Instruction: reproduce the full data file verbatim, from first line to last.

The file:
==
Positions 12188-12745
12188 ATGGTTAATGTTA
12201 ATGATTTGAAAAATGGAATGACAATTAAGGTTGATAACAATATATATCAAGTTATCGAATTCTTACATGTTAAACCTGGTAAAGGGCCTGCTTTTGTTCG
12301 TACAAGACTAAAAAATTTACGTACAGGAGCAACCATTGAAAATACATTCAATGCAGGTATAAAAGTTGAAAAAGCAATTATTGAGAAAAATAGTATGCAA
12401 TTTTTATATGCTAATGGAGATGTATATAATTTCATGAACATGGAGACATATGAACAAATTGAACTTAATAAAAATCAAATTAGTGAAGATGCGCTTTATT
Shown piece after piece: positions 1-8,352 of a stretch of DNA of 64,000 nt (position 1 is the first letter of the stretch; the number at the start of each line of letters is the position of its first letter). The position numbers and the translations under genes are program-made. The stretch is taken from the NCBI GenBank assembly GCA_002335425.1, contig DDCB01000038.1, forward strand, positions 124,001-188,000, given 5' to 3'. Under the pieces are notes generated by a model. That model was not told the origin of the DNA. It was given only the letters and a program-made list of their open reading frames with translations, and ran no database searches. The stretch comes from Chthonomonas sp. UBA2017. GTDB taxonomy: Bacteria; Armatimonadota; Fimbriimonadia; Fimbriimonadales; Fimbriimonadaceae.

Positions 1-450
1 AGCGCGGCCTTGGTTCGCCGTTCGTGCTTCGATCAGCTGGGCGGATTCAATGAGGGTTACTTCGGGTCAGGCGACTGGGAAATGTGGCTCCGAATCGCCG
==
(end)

Positions 12188-12745
12188 ATGGTTAATGTTA
12201 ATGATTTGAAAAATGGAATGACAATTAAGGTTGATAACAATATATATCAAGTTATCGAATTCTTACATGTTAAACCTGGTAAAGGGCCTGCTTTTGTTCG
12301 TACAAGACTAAAAAATTTACGTACAGGAGCAACCATTGAAAATACATTCAATGCAGGTATAAAAGTTGAAAAAGCAATTATTGAGAAAAATAGTATGCAA
12401 TTTTTATATGCTAATGGAGATGTATATAATTTCATGAACATGGAGACATATGAACAAATTGAACTTAATAAAAATCAAATTAGTGAAGATGCGCTTTATT
Shown piece after piece: positions 1-8,352 of a stretch of DNA of 64,000 nt (position 1 is the first letter of the stretch; the number at the start of each line of letters is the position of its first letter). The position numbers and the translations under genes are program-made. The stretch is taken from the NCBI GenBank assembly GCA_002335425.1, contig DDCB01000038.1, forward strand, positions 124,001-188,000, given 5' to 3'. Under the pieces are notes generated by a model. That model was not told the origin of the DNA. It was given only the letters and a program-made list of their open reading frames with translations, and ran no database searches. The stretch comes from Chthonomonas sp. UBA2017. GTDB taxonomy: Bacteria; Armatimonadota; Fimbriimonadia; Fimbriimonadales; Fimbriimonadaceae.

Positions 1-450
1 AGCGCGGCCTTGGTTCGCCGTTCGTGCTTCGATCAGCTGGGCGGATTCAATGAGGGTTACTTCGGGTCAGGCGACTGGGAAATGTGGCTCCGAATCGCCG